Sarah Cronin

Watch the trailer:

The Jean-Pierre Melville Collection

Le Doulos

Format: DVD

Release date: 2 March 2009

Distributor: Optimum Home Entertainment

Director: Jean-Pierre Melville

Titles: L’Armée des ombres, Le Doulos, Léon Morin, prêtre, Le Cercle rouge, Bob le flambeur, Un flic

Cast: Alain Delon, Jean-Paul Belmondo, Lino Ventura, Simone Signoret, Yves Montand

France 1956-1972

Across the 13 movies he made until his death aged 55 in 1973, Jean-Pierre Melville created a world that has been rarely matched in the history of cinema – for its pessimism. No one ever really smiles in Melville’s movies. Indeed, his characters rarely display any emotion other than a kind of clenched-jawed resignation. Few people escape the downward spiral of their destiny. Music and colour are almost entirely absent, not least in the films that he actually shot in colour. Dialogue is used sparingly and even then purely as a motor for the plot. It’s for these reasons, perhaps, that he found himself on the ‘approved’ list of filmmakers that the French New Wave directors acknowledged as an influence, but the uncluttered purity of his vision means that his films will never date. With the notable exception of 1956’s Bob le flambeur, which spends its first 40 minutes exploring and documenting the criminal demi-monde of Paris’ Montmartre, his gangster movies could be set in any city in the world at any time since the 1920s.

Melville started making films at the end of a period that seems quaintly remote today, a time when the Parisian intellectual elite were open and effusive in their reverence for American pop culture. Melville took this reverence further than most, changing his surname from Grumbach in tribute to Herman Melville and constantly wearing either a private eye’s fedora or a Stetson in homage to the Howard Hawks and John Ford movies that he loved.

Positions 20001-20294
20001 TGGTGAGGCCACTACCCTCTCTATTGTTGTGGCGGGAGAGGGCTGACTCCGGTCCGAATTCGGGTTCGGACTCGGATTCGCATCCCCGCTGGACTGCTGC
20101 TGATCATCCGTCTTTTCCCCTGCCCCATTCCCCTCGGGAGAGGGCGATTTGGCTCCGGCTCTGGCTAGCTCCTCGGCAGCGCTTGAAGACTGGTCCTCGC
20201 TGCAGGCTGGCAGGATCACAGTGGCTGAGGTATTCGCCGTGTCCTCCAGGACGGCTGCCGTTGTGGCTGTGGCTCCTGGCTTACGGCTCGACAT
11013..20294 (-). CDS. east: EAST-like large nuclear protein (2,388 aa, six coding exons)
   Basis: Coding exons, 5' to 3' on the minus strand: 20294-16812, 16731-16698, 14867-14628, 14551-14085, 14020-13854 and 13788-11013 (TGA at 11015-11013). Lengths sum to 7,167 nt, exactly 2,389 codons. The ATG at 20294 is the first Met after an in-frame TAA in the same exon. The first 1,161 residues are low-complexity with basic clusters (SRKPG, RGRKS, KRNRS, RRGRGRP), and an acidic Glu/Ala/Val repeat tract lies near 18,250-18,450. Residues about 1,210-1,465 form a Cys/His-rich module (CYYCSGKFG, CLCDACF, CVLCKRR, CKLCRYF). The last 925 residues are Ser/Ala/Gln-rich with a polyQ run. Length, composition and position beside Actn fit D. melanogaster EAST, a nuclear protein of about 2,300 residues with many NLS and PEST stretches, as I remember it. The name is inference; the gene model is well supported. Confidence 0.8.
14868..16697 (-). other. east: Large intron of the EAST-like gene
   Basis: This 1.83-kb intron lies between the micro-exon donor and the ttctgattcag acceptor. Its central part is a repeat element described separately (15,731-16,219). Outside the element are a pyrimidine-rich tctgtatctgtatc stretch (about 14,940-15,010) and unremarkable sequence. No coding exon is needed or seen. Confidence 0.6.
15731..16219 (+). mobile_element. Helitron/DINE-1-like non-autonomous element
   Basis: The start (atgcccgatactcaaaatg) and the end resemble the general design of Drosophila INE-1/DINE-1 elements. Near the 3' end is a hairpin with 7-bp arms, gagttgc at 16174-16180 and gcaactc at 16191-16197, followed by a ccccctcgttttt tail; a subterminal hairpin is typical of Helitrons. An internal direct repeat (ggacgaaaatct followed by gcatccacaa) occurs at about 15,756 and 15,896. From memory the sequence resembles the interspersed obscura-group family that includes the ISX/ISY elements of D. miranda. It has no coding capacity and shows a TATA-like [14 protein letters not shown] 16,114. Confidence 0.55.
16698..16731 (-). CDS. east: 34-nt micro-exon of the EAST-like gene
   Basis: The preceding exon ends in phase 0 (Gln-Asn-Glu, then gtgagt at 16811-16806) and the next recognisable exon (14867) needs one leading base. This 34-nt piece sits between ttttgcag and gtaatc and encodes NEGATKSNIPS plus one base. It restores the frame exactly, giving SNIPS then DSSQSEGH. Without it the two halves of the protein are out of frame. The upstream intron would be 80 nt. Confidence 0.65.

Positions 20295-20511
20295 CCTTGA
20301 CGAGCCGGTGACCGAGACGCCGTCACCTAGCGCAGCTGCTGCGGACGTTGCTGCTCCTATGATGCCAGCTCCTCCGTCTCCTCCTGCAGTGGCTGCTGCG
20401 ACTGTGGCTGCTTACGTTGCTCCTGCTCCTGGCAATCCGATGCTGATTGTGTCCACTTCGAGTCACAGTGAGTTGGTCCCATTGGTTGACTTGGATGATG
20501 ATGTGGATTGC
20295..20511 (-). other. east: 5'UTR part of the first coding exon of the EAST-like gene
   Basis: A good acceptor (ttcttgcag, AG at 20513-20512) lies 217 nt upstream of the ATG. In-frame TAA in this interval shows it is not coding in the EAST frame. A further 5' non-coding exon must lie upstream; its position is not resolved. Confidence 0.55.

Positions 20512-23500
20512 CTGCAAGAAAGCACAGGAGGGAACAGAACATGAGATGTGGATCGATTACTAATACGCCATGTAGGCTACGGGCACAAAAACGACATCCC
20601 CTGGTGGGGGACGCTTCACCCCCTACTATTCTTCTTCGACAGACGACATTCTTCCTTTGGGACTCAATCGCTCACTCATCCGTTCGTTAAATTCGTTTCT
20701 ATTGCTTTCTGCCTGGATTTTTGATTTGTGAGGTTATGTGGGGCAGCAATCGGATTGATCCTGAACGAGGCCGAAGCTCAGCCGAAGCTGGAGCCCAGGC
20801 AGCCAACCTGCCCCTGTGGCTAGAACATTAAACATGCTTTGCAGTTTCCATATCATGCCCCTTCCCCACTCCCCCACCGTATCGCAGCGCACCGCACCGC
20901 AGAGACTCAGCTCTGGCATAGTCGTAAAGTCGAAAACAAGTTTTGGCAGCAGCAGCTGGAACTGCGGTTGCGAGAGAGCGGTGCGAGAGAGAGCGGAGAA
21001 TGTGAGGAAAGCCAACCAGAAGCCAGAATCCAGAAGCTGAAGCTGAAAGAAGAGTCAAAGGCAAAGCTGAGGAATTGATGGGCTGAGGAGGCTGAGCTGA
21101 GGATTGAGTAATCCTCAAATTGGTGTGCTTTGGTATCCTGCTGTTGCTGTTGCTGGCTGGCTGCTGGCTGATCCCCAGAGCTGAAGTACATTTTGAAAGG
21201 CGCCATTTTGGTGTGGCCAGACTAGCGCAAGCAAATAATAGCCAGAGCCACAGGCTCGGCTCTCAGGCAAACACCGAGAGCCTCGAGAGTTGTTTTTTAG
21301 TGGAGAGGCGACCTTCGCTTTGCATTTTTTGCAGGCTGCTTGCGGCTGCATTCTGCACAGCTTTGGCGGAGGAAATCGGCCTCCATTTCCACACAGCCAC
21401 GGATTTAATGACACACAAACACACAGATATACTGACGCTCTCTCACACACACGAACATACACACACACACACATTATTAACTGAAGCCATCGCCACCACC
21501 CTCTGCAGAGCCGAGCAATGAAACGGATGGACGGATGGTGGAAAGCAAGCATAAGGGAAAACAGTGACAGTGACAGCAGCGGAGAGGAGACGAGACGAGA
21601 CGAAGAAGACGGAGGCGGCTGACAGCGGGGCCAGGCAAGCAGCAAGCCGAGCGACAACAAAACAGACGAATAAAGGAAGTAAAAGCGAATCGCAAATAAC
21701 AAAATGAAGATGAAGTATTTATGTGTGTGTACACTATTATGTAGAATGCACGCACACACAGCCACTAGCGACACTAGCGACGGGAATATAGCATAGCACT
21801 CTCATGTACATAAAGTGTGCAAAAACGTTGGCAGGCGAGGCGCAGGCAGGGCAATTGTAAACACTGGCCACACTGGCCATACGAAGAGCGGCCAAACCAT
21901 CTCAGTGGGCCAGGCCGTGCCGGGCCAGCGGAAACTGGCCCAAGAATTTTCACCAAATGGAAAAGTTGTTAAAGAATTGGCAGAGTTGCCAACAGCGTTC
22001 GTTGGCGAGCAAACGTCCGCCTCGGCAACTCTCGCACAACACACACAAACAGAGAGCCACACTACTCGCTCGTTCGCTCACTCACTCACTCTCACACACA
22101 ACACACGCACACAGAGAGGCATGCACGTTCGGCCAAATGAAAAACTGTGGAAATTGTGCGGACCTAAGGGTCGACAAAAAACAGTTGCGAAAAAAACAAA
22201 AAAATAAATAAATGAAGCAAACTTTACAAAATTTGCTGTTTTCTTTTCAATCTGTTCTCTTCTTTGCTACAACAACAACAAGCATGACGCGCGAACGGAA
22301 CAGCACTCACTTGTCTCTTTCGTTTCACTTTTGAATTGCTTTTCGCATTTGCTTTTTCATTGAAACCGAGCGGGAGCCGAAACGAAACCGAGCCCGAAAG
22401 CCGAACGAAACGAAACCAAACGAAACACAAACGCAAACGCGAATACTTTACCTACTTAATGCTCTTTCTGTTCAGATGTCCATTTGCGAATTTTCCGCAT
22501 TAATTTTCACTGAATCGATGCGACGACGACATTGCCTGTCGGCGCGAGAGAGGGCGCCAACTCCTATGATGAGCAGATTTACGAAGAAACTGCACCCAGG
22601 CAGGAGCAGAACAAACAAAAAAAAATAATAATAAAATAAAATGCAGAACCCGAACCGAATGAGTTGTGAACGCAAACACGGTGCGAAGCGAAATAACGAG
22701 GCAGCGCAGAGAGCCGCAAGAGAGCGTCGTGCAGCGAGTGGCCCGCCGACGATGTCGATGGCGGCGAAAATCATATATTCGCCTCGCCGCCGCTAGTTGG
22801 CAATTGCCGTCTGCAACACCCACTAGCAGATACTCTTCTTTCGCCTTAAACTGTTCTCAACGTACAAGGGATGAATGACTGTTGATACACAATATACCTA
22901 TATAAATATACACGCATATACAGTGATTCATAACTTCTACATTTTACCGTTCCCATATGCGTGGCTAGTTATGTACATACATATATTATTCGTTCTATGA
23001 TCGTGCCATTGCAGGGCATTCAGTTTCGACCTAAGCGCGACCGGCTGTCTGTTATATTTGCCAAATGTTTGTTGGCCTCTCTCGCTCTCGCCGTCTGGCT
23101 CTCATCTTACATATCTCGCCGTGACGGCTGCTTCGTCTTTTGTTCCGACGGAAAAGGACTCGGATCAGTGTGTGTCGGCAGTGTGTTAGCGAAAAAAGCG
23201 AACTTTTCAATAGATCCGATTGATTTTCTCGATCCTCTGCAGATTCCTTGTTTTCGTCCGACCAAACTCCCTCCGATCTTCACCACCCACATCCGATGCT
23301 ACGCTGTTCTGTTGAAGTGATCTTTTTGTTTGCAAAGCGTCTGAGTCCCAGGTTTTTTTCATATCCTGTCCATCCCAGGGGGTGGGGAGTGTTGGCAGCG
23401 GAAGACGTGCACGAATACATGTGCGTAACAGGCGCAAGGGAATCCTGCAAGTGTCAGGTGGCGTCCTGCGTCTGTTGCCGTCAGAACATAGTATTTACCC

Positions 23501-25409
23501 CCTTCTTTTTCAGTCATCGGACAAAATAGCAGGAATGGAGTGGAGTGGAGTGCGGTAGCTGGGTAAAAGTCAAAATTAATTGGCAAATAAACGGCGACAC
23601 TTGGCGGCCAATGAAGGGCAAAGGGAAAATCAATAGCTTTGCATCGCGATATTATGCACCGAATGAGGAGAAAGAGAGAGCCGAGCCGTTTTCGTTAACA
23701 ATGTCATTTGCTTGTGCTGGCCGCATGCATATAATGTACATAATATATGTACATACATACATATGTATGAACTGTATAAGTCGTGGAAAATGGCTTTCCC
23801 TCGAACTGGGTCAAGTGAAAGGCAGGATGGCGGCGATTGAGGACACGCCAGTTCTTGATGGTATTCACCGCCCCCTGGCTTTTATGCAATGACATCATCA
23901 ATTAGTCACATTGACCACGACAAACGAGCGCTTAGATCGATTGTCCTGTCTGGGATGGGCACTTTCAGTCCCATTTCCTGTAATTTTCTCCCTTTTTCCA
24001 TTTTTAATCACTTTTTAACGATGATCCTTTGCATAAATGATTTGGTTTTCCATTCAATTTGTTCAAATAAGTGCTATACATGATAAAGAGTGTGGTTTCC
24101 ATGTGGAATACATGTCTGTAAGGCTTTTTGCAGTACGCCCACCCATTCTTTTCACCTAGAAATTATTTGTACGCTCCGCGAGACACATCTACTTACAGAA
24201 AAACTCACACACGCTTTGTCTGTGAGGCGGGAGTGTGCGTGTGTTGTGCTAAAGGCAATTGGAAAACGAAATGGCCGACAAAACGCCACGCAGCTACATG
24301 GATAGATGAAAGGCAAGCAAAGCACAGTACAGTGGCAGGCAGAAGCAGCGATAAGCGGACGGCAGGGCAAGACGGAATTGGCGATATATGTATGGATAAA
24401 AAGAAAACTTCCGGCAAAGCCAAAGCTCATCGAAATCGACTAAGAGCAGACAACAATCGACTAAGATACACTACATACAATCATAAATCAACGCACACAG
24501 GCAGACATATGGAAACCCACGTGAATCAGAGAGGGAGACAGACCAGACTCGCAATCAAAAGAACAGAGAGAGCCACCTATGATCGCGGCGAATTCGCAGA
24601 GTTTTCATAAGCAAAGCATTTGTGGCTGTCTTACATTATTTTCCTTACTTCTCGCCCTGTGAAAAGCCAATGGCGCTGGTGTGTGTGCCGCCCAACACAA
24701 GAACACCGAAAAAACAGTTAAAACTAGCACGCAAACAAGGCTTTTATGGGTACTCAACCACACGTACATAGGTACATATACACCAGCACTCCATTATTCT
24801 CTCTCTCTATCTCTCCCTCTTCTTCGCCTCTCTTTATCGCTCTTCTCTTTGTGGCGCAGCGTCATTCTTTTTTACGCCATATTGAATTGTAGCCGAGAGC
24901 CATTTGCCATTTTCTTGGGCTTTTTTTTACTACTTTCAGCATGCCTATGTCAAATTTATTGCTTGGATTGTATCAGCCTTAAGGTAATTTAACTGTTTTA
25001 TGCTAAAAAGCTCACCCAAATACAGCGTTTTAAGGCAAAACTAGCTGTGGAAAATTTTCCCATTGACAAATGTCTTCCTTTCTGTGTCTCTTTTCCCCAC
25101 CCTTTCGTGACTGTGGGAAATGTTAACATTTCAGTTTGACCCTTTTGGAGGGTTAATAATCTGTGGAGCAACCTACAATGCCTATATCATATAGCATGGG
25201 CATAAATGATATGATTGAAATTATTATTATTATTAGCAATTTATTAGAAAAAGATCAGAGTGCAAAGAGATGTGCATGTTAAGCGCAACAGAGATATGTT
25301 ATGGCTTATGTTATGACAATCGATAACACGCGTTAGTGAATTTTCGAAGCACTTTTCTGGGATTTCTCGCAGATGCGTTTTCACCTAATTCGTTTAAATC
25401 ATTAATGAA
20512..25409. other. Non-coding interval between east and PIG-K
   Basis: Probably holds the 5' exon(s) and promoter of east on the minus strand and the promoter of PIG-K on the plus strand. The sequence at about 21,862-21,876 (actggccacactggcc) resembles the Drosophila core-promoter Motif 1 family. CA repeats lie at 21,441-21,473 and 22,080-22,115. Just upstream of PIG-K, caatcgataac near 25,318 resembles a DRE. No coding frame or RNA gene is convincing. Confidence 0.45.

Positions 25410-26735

Roughly speaking, his films can be split into two groups: the more personal and reflective Second World War Occupation films (Melville was a member of the French Resistance) and the gangster pictures for which he is today most famous. The latter took his obsession with Americana to extremes, boiling down the traditional tropes of film noir until they became little more than a series of fetishes – trilbys and handguns, betrayal and belted mackintoshes. His greatest works – the loose trilogy of Alain Delon pictures that started with 1967’s Le Samourai, through Le Cercle rouge and his final film, Un flic – are remarkable for their emotional and visual murkiness. He famously described his vision for Un flic as being ‘to make a colour film in black and white, in which there is only one tiny detail to remind us that we really are watching a film in colour’.

Amidst this almost Spartan vision, though, Melville also proved himself the master of the gripping set-piece, something which undoubtedly led to the commercial success of his films from Bob le flambeur onwards. Le Cercle rouge is based around the robbery of an upscale jewellery shop, while Un flic actually features two separate heist sequences. Like, say, Dashiell Hammett’s novels, Melville’s pared-down style was actually the result of a supreme craftsman jettisoning anything unnecessary to the motion of his movies – so if you just want Melville’s films to be entertainment, they’re certainly that. But if you also want them to be art, you’ll be well rewarded.

Pat Long

Throughout August and September 2017, BFI Southbank in London presents a comprehensive two month season dedicated to Jean-Pierre Melville, to mark his centenary year.
To enjoy 2 tickets for the price of 1 on all screenings in this season simply quote MELVILLE241 online, in person or over the phone 020 7928 3232. For more information and to book tickets online, visit
BFI website